Aghast Over Pendergast?

Maybe we don't want to question Scott Pioli, Todd Haley and the new Kansas City Chiefs. It feels wrong. We're not used to dealing with such highly successful football minds (we're used to highly mediocre football minds). Our first instinct is to accept what we're served on good faith.

But, as our buddy Jason Whitlock pointed out 11 days ago, maybe it's irresponsible to allow the new Arrowhead regime to exist without question. Maybe we're just asking for a repeat of history.

That's how I felt when the Chiefs announced Clancy Pendergast as their new defensive coordinator last week. We've seen this movie before, although admittedly it has a slightly different setup.

Eight years ago Dick Vermeil tabbed Greg Robinson to be his defensive coordinator. I won't pretend to remember the general reaction at the time, although if memory serves, Robinson was lavished upon in the media to some extent for his energetic coaching style during practice.

Eventually, no one cared about the calories Robinson burned during an average practice session. Instead, there was extreme outrage over Kansas City's terrible defense, and a bitter backflash following the infamous no-punt playoff perdition. Eventually Robinson tearfully resigned, you already know this story, roll credits.

Why didn't Vermeil see Robinson's utter failure coming? What clouded his vision, that previously appeared so crystal clear in St. Louis and Philadelphia? We'll never know, but a strong case can be made that the wrong choice at defensive coordinator prevented the Chiefs from winning a championship.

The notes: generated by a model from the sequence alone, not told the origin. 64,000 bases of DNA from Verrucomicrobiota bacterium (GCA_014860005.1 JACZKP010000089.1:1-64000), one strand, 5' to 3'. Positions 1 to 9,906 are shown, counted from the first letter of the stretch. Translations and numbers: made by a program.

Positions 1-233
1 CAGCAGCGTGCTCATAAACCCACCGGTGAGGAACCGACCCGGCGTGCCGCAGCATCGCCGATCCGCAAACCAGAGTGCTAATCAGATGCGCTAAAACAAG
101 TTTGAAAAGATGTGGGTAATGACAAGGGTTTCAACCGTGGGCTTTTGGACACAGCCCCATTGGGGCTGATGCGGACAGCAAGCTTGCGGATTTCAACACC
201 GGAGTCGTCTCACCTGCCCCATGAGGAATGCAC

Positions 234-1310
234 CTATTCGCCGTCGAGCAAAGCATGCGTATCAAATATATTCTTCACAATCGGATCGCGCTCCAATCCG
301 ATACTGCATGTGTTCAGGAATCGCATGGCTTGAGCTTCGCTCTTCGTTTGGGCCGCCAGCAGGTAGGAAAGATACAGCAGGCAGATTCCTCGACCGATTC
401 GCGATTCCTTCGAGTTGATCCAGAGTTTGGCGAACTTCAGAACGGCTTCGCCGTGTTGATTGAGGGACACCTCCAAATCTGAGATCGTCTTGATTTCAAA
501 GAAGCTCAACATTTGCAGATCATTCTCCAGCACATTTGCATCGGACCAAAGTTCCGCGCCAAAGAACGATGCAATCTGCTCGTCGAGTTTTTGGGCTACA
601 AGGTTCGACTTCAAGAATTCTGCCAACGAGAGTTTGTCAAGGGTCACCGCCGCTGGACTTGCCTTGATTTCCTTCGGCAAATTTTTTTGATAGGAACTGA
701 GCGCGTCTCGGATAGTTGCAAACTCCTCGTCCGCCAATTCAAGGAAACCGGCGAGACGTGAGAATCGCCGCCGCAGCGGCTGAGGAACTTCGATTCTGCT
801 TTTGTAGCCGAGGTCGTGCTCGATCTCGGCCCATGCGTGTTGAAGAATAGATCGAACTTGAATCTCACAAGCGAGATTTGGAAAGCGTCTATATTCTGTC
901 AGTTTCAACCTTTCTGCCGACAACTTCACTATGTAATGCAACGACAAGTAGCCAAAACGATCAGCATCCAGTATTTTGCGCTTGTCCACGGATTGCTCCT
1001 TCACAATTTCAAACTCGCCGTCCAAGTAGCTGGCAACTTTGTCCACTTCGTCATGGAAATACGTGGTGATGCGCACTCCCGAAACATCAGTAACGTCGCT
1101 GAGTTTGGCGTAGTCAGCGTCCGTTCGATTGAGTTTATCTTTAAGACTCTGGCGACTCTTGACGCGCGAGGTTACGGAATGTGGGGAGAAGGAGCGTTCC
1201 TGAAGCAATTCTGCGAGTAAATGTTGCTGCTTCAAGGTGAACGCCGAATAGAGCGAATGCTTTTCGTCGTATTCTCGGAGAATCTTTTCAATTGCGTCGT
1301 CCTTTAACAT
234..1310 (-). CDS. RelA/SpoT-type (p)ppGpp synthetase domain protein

So the question is, what do Greg Robinson and Clancy Pendergast have in common? Besides a history of bad defense, they also have history with great offense.

You're likely already aware that Robinson won two Super Bowls with Mike Shanahan in the late ‘90s, and admittedly Denver's defense at the time contributed heavily to those championships. But you know what? When John Elway, Terrell Davis and Shannon Sharpe are rolling up 30 points almost every week on the other side of the ball, sometimes defense gets a little too simple.

Denver's prolific offense routinely jumped out to big leads and made opposing offenses one-dimensional, allowing Robinson to send Alfred Williams, Neil Smith and Trevor Pryce screaming after the opposing quarterback with their ears pinned back. It wasn't difficult for Steve Atwater, Darrien Gordon and Ray Crockett, the veterans in Denver's secondary at the time, to capitalize on that pressure.

Sometimes winning makes a great deodorant, however. In this case, Denver's Super Bowl trophies covered up the subtle, yet ominous stench emanating from Robinson's defense.

The 1997 Broncos boasted the league's fifth-ranked defense, and yet somehow got away with allowing a whopping 4.7 yards per carry (30th in the league) and 4.9 yards per play (17th). The 1998 Broncos boasted the league's eighth-ranked defense, and yet somehow got away with allowing 4.9 yards per play (19th).

When Elway retired and Denver's prolific offense began to deteriorate ever-so-slightly, the right guard sport stick evaporated and Robinson's defense, even with many of the same players from the Super Bowl teams, began to stink a Mile High.

It probably wasn't a coincidence that the 2000 Baltimore Ravens, not known for their offense, scored three touchdowns in a wild-card playoff game against Robinson's defense. Baltimore would not score three offensive touchdowns in one game again until Week 4 of the following season. Not surprisingly, Shanahan fired Robinson after the 2000 season.